As Pennsylvania native Joe Biden steps into the White House as the 46th president of the United States, millions are reeling from a temperamental election. Because society and the economy remain uncertain, the election is an added stressor to already-fatigued coping mechanisms.
Those recovering from election-related depression don’t have to succumb to a tired brain. Instead, individuals can cope with post-election blues by pinpointing the root problem and taking the healing process a step at a time.
The Impact of the Election on Well-Being
Tired brains are hardly functional ones. An increase in stress restricts blood flow to frontal-lobe executive functions, limiting the ability to:
- Think creatively
- Feel compassion
- Regulate emotions
- Cope with conflicting perspectives
- Make rational judgments
Election depression is nothing unfamiliar—most Americans will feel fear after an election. While most fears are justified, not every threat is valid. People become motivated to seek control elsewhere; in interpersonal relationships, household tasks, and careers.
How to Cope with Post-Election Anxiety
Combatting depression isn’t an overnight process. Like every emotion, depression and anxiety require ample time to process. As the nation continues to fight the ongoing pandemic, consider the following self-help tools to overcome post-election fear.
- Focus on Healthy Living
A tired mind dwells inside an exhausted body. Combat negative emotions and fatigue with a high-nutrition diet, regular exercise, meditation, and positive sleeping habits.
- Limit Social Media Exposure
Social media functions on instant gratification. Censor news when it becomes overwhelming—or stay off the likes of Facebook and Twitter altogether.
Disengage with “trolls” or insatiable social media users. While the Internet is an excellent way to gather information, it’s also home to inaccuracies, fakes, and polarized thinking.
- Seek Social Support
Though social distancing measures remain intact across most states, connecting with loved ones is as easy as the scroll of a mouse and tap of a touchscreen. Don’t allow social isolation to aggravate negative feelings. Connect with a family member or schedule a virtual appointment with a 24/7 therapist.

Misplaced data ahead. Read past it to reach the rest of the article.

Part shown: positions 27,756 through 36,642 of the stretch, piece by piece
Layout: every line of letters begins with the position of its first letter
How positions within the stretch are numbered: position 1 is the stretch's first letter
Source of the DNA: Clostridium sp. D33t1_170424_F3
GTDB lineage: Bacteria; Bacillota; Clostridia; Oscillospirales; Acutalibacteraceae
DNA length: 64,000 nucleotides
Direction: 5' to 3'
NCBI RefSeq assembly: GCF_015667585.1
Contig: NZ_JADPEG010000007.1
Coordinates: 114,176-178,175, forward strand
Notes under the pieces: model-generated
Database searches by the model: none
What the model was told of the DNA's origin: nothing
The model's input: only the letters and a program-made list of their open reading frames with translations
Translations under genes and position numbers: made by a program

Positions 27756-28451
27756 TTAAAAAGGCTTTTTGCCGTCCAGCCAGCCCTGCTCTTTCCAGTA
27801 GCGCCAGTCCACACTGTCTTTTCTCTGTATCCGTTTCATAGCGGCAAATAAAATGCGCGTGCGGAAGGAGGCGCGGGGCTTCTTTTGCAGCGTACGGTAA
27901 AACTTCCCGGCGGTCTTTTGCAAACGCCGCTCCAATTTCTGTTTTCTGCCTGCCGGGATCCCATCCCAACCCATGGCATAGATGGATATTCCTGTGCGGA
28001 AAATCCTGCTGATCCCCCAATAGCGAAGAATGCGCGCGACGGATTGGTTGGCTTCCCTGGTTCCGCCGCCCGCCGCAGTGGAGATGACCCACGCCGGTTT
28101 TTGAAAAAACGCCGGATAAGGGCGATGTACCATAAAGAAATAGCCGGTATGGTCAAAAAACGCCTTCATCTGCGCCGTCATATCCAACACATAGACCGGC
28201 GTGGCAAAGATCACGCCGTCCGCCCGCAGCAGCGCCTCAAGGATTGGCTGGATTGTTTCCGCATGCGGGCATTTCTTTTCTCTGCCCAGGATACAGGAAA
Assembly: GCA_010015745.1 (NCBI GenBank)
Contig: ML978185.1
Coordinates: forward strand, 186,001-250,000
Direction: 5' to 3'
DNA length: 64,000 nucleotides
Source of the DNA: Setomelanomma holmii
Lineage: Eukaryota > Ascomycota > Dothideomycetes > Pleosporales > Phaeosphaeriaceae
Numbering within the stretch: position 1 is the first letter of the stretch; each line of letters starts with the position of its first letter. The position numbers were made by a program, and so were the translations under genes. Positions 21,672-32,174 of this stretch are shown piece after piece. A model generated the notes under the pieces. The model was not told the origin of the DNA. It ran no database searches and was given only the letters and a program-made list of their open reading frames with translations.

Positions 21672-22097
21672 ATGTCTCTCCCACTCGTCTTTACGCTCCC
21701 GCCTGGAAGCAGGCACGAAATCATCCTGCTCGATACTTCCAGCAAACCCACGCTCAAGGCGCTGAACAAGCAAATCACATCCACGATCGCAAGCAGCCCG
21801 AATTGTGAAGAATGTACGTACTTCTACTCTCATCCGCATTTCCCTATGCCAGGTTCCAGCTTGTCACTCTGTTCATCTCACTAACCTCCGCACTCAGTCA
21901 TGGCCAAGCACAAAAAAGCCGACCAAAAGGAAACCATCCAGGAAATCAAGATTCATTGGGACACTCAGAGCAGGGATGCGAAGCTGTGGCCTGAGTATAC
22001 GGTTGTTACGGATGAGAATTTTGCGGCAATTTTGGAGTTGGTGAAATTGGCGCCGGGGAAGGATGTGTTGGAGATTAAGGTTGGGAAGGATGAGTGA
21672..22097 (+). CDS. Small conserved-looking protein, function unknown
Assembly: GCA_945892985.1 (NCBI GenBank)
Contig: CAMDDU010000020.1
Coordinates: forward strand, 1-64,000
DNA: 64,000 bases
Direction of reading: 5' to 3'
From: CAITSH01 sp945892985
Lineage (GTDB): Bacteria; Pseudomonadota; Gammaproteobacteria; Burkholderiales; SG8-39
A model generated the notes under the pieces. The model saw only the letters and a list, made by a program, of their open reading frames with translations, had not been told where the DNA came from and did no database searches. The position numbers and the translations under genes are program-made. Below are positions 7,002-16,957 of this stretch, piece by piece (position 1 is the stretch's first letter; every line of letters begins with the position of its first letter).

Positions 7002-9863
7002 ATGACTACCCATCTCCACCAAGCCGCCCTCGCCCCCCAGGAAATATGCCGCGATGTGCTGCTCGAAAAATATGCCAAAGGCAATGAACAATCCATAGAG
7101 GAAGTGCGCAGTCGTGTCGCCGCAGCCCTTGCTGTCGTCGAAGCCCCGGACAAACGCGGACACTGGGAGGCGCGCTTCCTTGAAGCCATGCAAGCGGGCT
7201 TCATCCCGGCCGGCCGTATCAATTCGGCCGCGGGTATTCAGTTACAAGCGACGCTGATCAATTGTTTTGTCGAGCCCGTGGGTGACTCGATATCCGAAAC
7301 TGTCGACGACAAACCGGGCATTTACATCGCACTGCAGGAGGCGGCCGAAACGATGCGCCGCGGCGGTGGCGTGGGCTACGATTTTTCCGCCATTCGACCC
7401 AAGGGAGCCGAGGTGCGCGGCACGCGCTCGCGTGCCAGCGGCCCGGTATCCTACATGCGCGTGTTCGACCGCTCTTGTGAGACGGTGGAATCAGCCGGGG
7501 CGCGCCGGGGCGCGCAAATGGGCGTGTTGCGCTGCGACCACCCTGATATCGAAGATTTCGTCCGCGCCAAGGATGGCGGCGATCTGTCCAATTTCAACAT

- Accept the Win—or the Loss
Bridging political differences with strong-willed individuals can appear impossible—in most cases, it typically is. Being on the losing side of an election can create governmental distrust and overall dissatisfaction.
However, there’s no need to create extreme polarization. Accept the changes as they come—exchange discourse with a political group that encourages diverse engagements through structured conversations.
- Be More Involved
Involvement doesn’t have to begin today—but it will eventually. Elections are the starting point of a comprehensive policy making system. Get involved by attending a protest, becoming part of a political discussion group, or contacting elected officials.
Involvement is empowering and can alleviate thoughts of hopelessness, aimlessness, and insignificance.
More often than not, an election is going to be unsavory. Hurt tends to sideline one from politics but also fuels a desire to become involved. Always share urgent ideations with a medical professional—never bottle it up.
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